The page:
Very soon after I wrote the WWED entry, on February 18, things lined up in that magical way that sometimes happens, the way that makes me feel like the universe is letting me know I’m doing something right.
It started with panic. I had a week or so left of my Ritalin preventative, no Ativan, no Percocet. I was trying to get in to a pain clinic because my neurologist’s assistant couldn’t see me until April, and no doctor I’d called would take me. I began texting my mom for reassurance, and she said that maybe the change would be good. Then J’s and my best friend who’d moved to Florida several years before, S, began texting with me as well. His fibromyalgia had flared recently too, and as we compared meds and symptoms I admitted to Mom that perhaps I’d been a bit too reliant on my precious Percocet. J and I spoke in person at the same time about whether the rebound cycle from Percocet might often land me in the ER. But… would I have only Imitrex at home then? The thought made the panic increase. S told me he felt like there was craziness in the air. His clients at work felt it too. A writer friend from college contacted me as well, complimentary about the latest blog post. “Harrowing,” she called it. I hadn’t had so many rewarding, important conversations in a long time. I felt alive. Not at all confused about who I was. I confirmed to S, yes. There is craziness in the air, I feel it too. Oddly, he said, “Nothing we can do, maybe we should say the Serenity Prayer.”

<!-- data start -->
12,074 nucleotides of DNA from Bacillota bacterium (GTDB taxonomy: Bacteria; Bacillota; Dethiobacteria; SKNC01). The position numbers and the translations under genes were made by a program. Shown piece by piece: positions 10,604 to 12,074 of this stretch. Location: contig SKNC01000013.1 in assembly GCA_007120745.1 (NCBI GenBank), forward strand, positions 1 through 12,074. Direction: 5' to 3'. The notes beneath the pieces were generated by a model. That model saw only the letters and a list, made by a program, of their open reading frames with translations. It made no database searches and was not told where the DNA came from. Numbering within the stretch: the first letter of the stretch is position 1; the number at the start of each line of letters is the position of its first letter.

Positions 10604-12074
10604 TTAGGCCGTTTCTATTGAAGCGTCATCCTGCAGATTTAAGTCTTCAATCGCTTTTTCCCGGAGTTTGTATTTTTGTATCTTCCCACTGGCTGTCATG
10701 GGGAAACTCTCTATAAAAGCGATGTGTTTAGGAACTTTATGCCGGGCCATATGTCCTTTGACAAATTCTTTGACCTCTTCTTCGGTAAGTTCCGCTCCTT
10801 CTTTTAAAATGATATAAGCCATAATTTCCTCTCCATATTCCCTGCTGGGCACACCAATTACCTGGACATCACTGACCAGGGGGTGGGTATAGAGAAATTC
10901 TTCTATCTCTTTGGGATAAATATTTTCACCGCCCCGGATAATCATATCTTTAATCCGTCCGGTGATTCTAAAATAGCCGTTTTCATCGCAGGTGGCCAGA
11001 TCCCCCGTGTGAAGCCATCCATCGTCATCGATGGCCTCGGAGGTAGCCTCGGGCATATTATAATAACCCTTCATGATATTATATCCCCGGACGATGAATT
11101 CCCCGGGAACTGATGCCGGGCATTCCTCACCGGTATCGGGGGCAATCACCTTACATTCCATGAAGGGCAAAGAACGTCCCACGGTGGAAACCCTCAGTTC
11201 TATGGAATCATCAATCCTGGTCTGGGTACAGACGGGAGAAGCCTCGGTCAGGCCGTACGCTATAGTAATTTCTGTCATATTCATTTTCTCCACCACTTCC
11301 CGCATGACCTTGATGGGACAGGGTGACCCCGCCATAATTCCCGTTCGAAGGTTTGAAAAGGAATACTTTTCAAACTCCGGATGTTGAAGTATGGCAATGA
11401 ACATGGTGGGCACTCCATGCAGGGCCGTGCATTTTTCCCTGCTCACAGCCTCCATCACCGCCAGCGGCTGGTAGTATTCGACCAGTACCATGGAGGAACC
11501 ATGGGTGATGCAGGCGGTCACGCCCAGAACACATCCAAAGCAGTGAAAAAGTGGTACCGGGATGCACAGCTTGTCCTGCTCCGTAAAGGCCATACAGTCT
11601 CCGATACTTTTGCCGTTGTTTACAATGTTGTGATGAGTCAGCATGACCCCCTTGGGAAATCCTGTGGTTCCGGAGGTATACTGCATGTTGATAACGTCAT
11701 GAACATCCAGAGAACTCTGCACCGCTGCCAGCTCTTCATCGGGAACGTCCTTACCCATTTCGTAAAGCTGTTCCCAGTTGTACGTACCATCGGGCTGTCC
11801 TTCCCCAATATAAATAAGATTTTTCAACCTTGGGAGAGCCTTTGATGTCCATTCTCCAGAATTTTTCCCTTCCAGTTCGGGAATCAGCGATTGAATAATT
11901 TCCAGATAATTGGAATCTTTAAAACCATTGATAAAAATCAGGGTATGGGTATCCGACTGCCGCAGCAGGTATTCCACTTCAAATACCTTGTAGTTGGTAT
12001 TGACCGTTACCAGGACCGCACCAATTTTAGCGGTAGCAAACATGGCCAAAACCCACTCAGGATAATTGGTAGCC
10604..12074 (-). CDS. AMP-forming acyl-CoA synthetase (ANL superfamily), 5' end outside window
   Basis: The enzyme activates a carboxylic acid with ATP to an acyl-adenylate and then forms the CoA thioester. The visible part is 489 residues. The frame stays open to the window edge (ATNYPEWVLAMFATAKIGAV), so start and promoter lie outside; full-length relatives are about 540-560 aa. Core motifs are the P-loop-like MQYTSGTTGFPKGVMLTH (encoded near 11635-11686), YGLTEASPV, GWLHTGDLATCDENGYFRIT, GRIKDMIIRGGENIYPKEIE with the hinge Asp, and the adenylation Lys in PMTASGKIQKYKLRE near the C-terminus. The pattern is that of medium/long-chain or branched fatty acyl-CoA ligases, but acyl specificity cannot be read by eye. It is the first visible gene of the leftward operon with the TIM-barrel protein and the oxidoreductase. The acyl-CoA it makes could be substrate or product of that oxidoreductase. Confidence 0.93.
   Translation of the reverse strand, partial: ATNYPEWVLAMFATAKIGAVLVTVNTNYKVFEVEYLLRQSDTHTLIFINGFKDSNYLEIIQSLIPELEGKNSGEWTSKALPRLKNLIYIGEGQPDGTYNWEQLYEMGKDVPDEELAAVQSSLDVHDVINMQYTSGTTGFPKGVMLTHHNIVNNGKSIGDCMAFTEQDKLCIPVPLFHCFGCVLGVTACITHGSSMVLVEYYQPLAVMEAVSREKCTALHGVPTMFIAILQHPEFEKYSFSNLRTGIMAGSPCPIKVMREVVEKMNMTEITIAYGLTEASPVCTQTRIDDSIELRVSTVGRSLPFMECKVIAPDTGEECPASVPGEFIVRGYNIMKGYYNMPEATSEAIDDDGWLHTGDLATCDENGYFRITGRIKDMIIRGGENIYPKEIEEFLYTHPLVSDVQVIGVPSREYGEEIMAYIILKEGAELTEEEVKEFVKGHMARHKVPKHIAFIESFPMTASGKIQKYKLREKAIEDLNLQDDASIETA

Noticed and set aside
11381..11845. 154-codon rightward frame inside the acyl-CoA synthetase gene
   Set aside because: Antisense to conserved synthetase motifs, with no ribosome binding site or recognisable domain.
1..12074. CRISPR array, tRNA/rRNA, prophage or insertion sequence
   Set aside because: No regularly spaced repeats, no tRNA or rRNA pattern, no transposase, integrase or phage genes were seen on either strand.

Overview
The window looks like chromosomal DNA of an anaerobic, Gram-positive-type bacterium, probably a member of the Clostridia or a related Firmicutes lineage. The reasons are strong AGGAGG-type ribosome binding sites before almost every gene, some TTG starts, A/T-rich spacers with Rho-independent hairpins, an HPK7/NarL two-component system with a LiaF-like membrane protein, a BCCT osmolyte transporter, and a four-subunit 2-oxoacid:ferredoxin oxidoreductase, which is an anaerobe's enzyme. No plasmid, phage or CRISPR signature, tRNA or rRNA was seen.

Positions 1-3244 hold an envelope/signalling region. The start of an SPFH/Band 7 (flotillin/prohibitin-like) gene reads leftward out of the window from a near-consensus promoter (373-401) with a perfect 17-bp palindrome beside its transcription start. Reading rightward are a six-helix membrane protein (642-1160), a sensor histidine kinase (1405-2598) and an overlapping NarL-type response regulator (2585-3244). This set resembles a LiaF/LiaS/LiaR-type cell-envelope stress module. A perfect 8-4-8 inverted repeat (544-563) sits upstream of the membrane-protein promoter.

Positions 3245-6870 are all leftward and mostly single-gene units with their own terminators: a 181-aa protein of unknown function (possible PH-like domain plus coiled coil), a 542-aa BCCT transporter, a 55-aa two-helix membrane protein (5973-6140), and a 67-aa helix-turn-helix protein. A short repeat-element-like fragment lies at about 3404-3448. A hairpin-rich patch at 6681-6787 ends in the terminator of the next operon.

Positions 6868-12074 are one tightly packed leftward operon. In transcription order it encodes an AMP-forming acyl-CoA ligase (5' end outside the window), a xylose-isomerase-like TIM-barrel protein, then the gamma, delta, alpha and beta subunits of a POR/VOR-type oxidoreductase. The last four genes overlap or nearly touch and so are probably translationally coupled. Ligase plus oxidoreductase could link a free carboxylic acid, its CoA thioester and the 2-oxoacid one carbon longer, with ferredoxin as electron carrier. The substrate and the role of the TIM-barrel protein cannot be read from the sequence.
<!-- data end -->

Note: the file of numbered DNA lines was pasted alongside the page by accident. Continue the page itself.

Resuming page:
I rolled my eyes at that, a bit. S had become nearly insufferably new-agey, doing reiki and chakras and all that sort of stuff. However from my week in a psychiatric unit 17 years ago I have a fondness for that particular prayer as well. The wisdom to know the difference. Asia began to dance around me frantically and J was out, so I got up, leaving my phone to charge (unusual for me to not have it on me at all times) and took her outside, into the deep snow.
I spent some time letting Asia play on the leash, and stood laughing at myself as I walked around in my pjs and boots and mismatched hat and gloves, poking through the crusty layers of snow and ice with a pointed pole I’d found in the garage, looking for Asia’s buried tie-out cord. I did not think about Dr. P or Percocet or the Serenity Prayer, but enjoyed the feeling of being loved by family and friends, the sense of strength, the hilarity of randomly poking a stick through the snow and playing outside with a dog while wearing pajamas. I did not think of J’s great aunt Sister Emily Fox, one of the magical Fox Family namesakes of my second daughter, the three good witches of J’s childhood, the only benevolent, kind family he had. His own grandma having passed years before, her sister Martha, the nun, following a few years later. Grandma was the nun drop out, having fallen in love with J’s shifty grandpa. This last sister, also a nun, had died just two days before, on Zo’s birthday, the namesake child herself. Magical. But I did not think of Sister Emily or the three Fox sisters’ fondness for the Serenity Prayer as I stood somehow gleeful in the dim February sunlight, in the snow, with my silly dog.
I brought Asia inside and went upstairs and sat down on the bed, reaching for my phone to continue the conversations which had so enriched my day.
It rang, and I jumped. It rang, jarring, the old fashioned ringtone which meant school, pharmacy or doctor’s office. I never answer my phone, believing if it’s important I can listen to the voicemail. The screen said “Neurology Clinic.” What could that be about? My heart pounded. Without thinking I slid the answer bar and said hello, this is elizabeth.
A very cheerful voice, a voice with good news to deliver, said “Hi Elizabeth, this is Julie from the Neurology Clinic. How would you like to come in for an appointment tomorrow at 10?”